Look at the successful men in any of the learned professions. How perfectly hideous they are! Except, of course, in the Church. But then in the Church they don't think. A bishop keeps on saying at the age of eighty what he was told to say when he was a boy of eighteen, and as a natural consequence he always looks absolutely delightful.
If the caveman had known how to laugh, history would have been different.
A poet can survive everything but a misprint.
Art creates an incomparable and unique effect, and, having done so, passes on to other things. Nature, upon the other hand, forgetting that that imitation can be made the sincerest form of insult, keeps on repeating this effect until we all become absolutely wearied of it.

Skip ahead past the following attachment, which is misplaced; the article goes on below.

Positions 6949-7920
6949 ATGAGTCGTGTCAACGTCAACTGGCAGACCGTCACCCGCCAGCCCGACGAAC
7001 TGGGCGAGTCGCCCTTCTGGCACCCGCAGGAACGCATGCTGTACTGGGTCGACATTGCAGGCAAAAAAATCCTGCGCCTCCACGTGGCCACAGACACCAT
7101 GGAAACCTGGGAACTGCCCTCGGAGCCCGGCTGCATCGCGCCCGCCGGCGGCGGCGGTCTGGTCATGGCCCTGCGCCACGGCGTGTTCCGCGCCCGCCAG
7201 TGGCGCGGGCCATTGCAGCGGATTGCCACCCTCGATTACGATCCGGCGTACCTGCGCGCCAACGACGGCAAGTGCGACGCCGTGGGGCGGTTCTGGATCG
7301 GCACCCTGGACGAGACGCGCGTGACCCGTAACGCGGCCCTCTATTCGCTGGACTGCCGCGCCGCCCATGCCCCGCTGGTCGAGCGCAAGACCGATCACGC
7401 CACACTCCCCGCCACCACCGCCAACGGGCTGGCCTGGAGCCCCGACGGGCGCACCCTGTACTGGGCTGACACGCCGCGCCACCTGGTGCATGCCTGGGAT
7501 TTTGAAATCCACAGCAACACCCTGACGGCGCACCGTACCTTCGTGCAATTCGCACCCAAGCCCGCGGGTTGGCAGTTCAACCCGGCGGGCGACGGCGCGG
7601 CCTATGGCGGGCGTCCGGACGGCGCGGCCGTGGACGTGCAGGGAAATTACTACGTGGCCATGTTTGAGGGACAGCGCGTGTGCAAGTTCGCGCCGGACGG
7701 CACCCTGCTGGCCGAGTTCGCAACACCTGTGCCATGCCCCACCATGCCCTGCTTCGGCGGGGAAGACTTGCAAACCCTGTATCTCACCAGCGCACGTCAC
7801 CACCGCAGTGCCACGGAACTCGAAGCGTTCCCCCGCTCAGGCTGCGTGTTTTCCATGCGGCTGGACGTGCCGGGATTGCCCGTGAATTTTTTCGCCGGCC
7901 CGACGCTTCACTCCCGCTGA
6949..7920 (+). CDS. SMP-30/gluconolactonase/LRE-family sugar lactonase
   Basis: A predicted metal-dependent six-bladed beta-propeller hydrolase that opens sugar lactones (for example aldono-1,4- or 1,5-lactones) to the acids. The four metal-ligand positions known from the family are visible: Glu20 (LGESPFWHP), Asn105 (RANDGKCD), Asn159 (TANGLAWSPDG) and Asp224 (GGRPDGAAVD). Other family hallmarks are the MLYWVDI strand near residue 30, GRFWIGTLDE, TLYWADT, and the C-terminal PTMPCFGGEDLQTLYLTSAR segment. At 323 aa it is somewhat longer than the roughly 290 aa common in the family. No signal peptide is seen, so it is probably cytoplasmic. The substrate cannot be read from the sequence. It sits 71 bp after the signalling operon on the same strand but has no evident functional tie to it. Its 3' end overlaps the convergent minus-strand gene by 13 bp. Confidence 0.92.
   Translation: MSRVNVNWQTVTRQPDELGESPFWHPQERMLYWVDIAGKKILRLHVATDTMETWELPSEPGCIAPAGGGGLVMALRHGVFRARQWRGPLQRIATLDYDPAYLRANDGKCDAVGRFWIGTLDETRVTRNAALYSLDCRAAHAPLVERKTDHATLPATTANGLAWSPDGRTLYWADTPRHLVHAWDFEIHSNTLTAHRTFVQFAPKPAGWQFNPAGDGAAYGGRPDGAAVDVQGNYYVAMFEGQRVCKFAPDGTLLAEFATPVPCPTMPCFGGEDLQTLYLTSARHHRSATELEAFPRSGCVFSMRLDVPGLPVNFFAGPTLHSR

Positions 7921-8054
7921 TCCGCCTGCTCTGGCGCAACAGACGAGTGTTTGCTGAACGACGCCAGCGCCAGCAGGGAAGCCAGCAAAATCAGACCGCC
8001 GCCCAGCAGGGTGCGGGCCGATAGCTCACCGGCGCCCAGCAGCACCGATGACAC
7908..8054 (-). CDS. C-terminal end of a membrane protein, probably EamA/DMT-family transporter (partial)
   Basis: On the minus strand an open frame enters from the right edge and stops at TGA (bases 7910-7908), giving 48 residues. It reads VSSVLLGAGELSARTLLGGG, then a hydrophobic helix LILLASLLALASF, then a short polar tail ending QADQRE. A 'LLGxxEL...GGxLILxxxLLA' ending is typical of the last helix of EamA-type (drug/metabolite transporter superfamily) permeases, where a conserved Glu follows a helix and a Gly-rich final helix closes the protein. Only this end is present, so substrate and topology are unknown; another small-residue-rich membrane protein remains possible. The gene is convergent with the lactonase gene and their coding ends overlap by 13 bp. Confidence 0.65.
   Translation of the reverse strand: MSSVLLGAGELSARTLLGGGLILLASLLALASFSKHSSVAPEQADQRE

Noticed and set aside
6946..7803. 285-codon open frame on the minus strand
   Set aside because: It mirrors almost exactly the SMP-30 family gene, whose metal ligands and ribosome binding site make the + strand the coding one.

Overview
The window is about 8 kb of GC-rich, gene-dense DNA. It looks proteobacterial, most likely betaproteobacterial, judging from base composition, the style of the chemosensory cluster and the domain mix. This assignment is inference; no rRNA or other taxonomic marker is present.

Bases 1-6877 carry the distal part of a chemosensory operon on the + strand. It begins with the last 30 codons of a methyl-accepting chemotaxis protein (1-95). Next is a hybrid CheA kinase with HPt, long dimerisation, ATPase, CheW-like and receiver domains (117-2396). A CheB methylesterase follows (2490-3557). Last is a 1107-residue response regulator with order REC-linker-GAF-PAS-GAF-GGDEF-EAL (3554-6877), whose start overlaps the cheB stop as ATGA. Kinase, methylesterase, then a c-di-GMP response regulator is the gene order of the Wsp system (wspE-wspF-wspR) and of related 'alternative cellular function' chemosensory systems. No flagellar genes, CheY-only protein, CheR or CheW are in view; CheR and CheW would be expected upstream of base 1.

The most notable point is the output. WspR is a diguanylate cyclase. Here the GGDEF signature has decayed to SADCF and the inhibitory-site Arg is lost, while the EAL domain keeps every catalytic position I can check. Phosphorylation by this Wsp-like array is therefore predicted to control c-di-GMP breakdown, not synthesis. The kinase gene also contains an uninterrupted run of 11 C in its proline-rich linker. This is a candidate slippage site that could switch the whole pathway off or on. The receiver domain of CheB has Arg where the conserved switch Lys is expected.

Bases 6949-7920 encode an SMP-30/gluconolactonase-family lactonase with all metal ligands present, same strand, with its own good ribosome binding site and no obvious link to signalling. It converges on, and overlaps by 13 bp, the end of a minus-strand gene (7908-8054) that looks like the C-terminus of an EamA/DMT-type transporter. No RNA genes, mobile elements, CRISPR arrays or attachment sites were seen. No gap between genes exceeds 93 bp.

Things are in their essence what we choose to make them. A thing is, according to the mode in which one looks at it.
But a chance tone of colour in a room or a morning sky, a particular perfume that you had once loved and that brings subtle memories with it, a line from a forgotten poem that you had come across again, a cadence from a piece of music that you had ceased to play— I tell you, Dorian, that it is on things like these that our lives depend.